An additional option, available in high-end equipment, is double ISO. Although Sony does not officially confirm this, it can be seen in the A7SIII model that when the ISO increases from the native level (for which the amount of noise will be the smallest, for S-Log2 and S-Log3 it is 640), the amount of noise increases up to a certain value, after which suddenly drops back to a comparable amount to the native level (for S-Log2 and S-Log3 it is 12800). Therefore, having such knowledge and hardware capabilities, it is often worth increasing the ISO by correcting the exposure, e.g. with an aperture.

Actually, the following video on YouTube channel – Gerald Undone applies to all of the above issues. If someone does not know it, it is really worth taking a look, Gerald tests and talks about various technical innovations in the world of photography and film in an extremely accurate and at the same time quite accessible way.


Another issue that I wanted to mention are gray filters, or ND (Neutral Density) filters; their function is to reduce the amount of light falling on the sensor. It is thanks to them that you can get the right exposure, for example for the shutter speed 1/50 second, f/2.8 aperture and ISO 800 for a scene recorded outside in high sunlight. These filters are distinguished primarily by the ND value (eg ND32 – the higher the value, the less light transmitted). In addition, they appear either separately or in the form of VND filters (variable neutral density, usually found in the ND4-ND32 and ND64-ND512 ranges), which on the one hand tempt with their convenience of use, but are also not without drawbacks, such as the possibility of minimal tinting of the image (color casting) or slight blackout in the form of a cross (cross polarization, may occur with wide-angle lenses). Recently, VND mist filters have also appeared on the market – they soften the image and add a characteristic glow around the light sources.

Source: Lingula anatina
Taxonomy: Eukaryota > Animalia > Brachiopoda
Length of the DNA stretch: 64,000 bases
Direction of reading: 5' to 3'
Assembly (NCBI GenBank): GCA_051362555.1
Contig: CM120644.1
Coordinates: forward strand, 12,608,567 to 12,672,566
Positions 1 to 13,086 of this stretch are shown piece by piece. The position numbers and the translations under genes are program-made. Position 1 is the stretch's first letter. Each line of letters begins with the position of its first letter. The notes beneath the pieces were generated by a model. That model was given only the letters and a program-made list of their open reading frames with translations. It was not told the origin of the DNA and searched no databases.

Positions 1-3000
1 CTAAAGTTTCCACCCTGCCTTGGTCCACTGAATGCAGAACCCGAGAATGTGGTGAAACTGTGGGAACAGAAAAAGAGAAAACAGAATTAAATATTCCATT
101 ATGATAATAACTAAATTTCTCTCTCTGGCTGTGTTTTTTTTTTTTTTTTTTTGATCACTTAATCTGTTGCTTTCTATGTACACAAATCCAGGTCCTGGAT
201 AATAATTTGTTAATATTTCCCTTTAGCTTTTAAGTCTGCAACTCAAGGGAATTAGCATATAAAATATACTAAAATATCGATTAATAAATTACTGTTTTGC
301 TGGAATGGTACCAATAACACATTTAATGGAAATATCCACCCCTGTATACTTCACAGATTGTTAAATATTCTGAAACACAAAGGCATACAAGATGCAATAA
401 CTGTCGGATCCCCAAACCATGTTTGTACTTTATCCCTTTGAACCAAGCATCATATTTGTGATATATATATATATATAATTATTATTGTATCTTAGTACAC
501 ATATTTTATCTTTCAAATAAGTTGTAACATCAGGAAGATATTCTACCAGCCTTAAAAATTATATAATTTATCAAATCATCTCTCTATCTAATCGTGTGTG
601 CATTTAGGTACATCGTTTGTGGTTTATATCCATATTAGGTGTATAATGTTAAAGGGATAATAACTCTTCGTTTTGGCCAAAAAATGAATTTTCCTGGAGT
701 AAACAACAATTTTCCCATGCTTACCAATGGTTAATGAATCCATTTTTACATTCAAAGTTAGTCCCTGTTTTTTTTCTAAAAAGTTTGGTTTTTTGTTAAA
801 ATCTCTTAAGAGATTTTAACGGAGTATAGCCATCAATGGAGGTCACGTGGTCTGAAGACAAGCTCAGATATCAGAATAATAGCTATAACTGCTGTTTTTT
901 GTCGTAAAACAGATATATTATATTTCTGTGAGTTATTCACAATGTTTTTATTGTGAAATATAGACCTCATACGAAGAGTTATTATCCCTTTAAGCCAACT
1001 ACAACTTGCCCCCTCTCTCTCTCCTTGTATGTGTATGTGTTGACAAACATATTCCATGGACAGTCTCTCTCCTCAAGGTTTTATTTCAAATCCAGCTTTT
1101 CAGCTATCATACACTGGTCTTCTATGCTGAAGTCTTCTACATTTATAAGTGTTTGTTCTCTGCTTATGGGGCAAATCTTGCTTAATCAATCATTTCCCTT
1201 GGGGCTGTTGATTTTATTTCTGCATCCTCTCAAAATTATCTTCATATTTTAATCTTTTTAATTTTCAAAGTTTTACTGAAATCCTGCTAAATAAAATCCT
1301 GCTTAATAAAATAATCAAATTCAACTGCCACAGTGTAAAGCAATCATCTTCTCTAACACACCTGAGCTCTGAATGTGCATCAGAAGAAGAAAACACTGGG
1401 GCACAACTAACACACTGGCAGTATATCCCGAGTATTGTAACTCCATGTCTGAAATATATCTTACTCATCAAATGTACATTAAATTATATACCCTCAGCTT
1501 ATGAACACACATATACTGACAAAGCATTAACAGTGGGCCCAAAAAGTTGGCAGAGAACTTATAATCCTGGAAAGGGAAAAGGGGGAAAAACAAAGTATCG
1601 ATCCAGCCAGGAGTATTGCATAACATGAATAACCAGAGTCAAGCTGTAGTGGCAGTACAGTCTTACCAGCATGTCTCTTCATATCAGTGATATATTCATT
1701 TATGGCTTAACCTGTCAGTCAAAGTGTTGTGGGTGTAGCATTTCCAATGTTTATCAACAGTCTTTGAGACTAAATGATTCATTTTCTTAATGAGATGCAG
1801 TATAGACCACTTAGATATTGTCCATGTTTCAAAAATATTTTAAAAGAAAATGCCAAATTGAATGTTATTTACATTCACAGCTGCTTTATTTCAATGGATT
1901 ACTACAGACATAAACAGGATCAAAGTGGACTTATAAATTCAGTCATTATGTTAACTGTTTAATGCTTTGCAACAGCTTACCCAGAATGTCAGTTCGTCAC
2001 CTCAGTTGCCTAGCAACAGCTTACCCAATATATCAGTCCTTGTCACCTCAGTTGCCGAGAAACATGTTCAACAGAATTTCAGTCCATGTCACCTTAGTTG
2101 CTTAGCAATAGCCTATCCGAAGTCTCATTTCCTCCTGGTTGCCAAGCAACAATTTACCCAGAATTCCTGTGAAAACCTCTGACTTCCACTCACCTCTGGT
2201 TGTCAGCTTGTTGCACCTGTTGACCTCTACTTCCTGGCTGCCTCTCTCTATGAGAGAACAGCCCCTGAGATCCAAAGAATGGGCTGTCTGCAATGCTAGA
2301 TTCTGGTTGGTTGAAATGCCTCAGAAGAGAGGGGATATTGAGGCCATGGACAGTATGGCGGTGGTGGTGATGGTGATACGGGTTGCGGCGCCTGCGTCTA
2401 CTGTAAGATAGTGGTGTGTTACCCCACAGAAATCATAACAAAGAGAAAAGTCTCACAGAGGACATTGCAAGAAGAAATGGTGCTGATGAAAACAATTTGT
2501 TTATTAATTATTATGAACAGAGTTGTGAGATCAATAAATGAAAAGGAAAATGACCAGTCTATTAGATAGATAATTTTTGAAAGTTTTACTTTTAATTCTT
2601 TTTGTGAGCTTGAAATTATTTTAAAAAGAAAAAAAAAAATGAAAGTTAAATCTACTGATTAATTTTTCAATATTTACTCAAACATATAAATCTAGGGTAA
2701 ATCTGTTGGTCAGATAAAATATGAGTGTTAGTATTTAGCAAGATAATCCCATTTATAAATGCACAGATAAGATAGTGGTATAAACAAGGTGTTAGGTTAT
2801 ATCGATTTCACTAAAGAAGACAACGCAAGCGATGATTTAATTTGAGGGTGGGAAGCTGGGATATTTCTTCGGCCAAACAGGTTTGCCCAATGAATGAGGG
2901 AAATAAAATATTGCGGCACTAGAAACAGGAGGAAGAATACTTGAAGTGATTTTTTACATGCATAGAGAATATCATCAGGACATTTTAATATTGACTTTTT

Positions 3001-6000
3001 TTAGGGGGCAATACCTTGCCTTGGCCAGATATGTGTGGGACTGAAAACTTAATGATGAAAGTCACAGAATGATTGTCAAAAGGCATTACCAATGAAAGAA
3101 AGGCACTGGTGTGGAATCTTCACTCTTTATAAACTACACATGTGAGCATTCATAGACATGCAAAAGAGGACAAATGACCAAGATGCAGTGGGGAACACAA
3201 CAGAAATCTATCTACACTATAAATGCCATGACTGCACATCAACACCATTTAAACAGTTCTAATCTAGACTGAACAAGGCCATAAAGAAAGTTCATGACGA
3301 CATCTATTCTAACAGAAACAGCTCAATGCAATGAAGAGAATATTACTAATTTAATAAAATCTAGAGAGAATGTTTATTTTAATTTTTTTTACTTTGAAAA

Probably many people have encountered the term LUT, referring to a file that magically changes the image during post-production. There are plenty of them, some paid, some free, using LUTs is generally a topic for a completely different discussion. However, there are also so-called Technical LUTs provided by manufacturers (here link to Sony), and their task is to transform the image from logarithmic mode to Rec. 709 space, in order to be able to further process them. Now imagine that the same LUT, even the final LUT, that we can create ourselves, can be imported and operated by an external preview monitor (which of course supports this function)! Instead of the washed-out colors and low contrast typical for logs, in the live view you can see the image almost as we expect to finally get it. Apart from False Colors, Zebra or the not mentioned Histogram, it is another way to control and help while working in the S-Log.


I hope that all the issues presented have become at least a little more accessible, especially for people who are just starting their fun with filming. So is it always worth using S-Log? It depends. Until recently, on the A7III I used rather gamma Cine, because it gave me a sense of security, and on the other hand, with 8-bit and 4:2:0 color sampling, the benefit of the S-Log is not that great, which does not mean that it is not there. Now on the A7SIII, with the image recorded in 10 bits and 4:2:2 sampling and the experience described above, I am not afraid that something will fail, because I have tools that allow me to control while working. But later, in post-production, the fun with color is great. So, I guess it’s worth it!

And finally, I managed to negotiate something again in a friendly Group Fine Art store, this time a 10% discount on colorcheckers from X-Rite both in the Passport version and in the traditional, double-sided version. Code: CCVIDEO, links (not affiliate) below:

The promotion is valid until the end of February 2021.